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Popcorn Park

On halcyon afternoons back in the Age of Pop, around 1966 or so, college students and other idlers—mostly male, as was and is the tendency—liked to use the latest stack of Marvel Comics as text for a free-floating commentary. The vantage point hardly mattered: aesthetics, Jungian psychology, the dynamics of American social life, the sexual implications of superhero costuming. Marvel’s creations were grist for any kind of rumination, high or low. They provided a shorthand for categorizing personalities and situations (an analogy for almost anything could be found somewhere within the rapidly expanding Marvel Universe), and, most satisfying of all, could be taken as frivolously or as seriously as you wanted. In those days it was not unusual to hear Stan Lee (then still the writer of almost all the company’s dozen or so titles) praised as a protean intelligence of near-Shakespearean dimensions, while the distinctive styles of Marvel’s artists—Jack Kirby, Steve Ditko, Jim Steranko, and many others—fueled hours of discussion about the nature of the line and the employment of space.

Here, many felt, was the real Pop Art, not the appropriation of mass culture by the likes of Lichtenstein and Warhol but a sophisticated reinvention of that culture by longtime veterans of its lowliest reaches. The simplistic charms of old-style superhero comics, with their infantile motivations and threadbare fantasy worlds, had been revamped by Stan Lee and his colleagues into an elaborate playing-out of the genre’s possibilities. Their superheros were self-conscious, plagued by doubts, subject to irrational obsessions, and the increasingly complex narratives in which they interacted were a knowing encyclopedia of all the elements of adventure serial and soap opera. Their main characters—the Fantastic Four, the Incredible Hulk, Dr. Strange (Master of the Mystic Arts), Iron Man, Thor, Sub-Mariner, and, most popular of all, Spider-Man—each had his own emotional shadings and fetishistic peculiarities. Best of all, the proceedings were bathed in a humor which, if not deathlessly witty, gave the proceedings a reliably jaunty cadence: “Though there be many writers, none but Stan Lee could have penned this tale! Though there be many artists, none but Steve Ditko could have drawn this tale! Though there be many letterers, none but Artie Simek was available when we needed him!”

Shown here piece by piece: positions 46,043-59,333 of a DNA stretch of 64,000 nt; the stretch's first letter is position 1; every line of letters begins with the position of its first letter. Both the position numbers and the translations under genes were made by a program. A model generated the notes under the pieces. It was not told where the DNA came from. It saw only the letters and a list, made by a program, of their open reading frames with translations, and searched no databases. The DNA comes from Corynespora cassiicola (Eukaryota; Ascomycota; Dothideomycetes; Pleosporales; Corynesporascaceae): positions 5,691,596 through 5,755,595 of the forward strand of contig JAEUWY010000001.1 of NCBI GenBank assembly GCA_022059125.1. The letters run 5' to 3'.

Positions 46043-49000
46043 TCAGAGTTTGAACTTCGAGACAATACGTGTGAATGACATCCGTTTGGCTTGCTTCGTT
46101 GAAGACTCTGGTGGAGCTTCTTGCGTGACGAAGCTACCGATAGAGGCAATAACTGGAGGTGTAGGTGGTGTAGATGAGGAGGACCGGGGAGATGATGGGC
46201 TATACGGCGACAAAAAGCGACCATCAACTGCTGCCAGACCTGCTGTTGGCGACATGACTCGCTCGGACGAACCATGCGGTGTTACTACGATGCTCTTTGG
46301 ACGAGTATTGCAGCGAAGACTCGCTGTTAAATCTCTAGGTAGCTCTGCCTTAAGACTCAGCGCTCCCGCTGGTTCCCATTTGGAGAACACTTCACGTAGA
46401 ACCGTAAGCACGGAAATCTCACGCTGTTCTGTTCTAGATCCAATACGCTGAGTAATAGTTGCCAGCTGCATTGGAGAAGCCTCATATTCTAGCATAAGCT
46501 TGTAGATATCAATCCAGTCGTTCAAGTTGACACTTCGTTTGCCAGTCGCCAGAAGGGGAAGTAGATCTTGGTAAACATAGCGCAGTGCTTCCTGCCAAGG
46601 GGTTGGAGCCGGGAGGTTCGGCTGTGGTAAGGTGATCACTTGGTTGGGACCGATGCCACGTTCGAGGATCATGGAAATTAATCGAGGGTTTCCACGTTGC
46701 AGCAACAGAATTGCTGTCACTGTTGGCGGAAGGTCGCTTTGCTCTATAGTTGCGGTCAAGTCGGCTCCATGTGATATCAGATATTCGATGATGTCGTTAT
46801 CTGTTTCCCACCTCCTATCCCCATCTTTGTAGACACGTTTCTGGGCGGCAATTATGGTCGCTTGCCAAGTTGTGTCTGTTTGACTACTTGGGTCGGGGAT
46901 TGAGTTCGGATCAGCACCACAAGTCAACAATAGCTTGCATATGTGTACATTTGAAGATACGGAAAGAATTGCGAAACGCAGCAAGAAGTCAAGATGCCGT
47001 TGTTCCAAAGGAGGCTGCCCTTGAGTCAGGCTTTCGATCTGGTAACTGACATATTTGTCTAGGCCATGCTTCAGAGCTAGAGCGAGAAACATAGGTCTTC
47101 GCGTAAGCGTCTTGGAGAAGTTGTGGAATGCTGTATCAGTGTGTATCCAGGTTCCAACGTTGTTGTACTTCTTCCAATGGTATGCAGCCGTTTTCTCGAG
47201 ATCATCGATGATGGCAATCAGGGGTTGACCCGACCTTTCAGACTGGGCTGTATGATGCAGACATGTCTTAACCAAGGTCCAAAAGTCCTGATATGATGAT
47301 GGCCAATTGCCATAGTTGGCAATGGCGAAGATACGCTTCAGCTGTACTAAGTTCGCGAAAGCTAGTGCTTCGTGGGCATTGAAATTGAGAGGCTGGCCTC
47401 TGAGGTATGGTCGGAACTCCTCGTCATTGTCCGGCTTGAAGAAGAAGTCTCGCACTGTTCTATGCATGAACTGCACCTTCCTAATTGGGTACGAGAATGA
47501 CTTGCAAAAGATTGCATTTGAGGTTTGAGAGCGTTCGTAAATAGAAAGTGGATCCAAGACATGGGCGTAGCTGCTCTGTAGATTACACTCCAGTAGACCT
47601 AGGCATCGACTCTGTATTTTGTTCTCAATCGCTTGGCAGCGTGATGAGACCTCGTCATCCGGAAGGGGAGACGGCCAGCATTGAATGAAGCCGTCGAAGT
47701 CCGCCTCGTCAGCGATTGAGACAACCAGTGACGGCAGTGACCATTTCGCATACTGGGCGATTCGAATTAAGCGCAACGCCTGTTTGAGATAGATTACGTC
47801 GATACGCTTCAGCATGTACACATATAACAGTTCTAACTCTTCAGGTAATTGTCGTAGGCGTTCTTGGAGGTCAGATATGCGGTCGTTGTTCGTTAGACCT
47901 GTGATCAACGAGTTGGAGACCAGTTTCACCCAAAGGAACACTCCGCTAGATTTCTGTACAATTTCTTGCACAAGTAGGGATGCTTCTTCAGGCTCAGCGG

Marvel Comics were overtly formulistic, drawing attention to their visual and narrative devices, and interlarding even the most portentous scenes with wisecracks from the sidelines. The reader was constantly reminded that the story was being invented from one frame to the next, and the result was a sense of complicity between reader and artist. At least at the outset, before they too evolved into a gigantic corporate enterprise, Marvel Comics were perceived as an antidote to the squareness and predictability of mass entertainment. At once good-natured and anti-heroic, they preserved the spirit of seat-of-the-pants inspiration associated with pulp magazines and B-movies; they had something of the free-flowing comic invention of the early days of Mad magazine, coupled with a serious absorption in the evolving mythology of their characters. If not homemade, they seemed at least made in a very small, congenially noisy workplace, full of jokes, kibitzing, and sudden bursts of collective enthusiasm. (In fact, the myth of such a workplace, as conveyed in the asides and intros of the episodes, may have been Stan Lee’s most convincing creation.)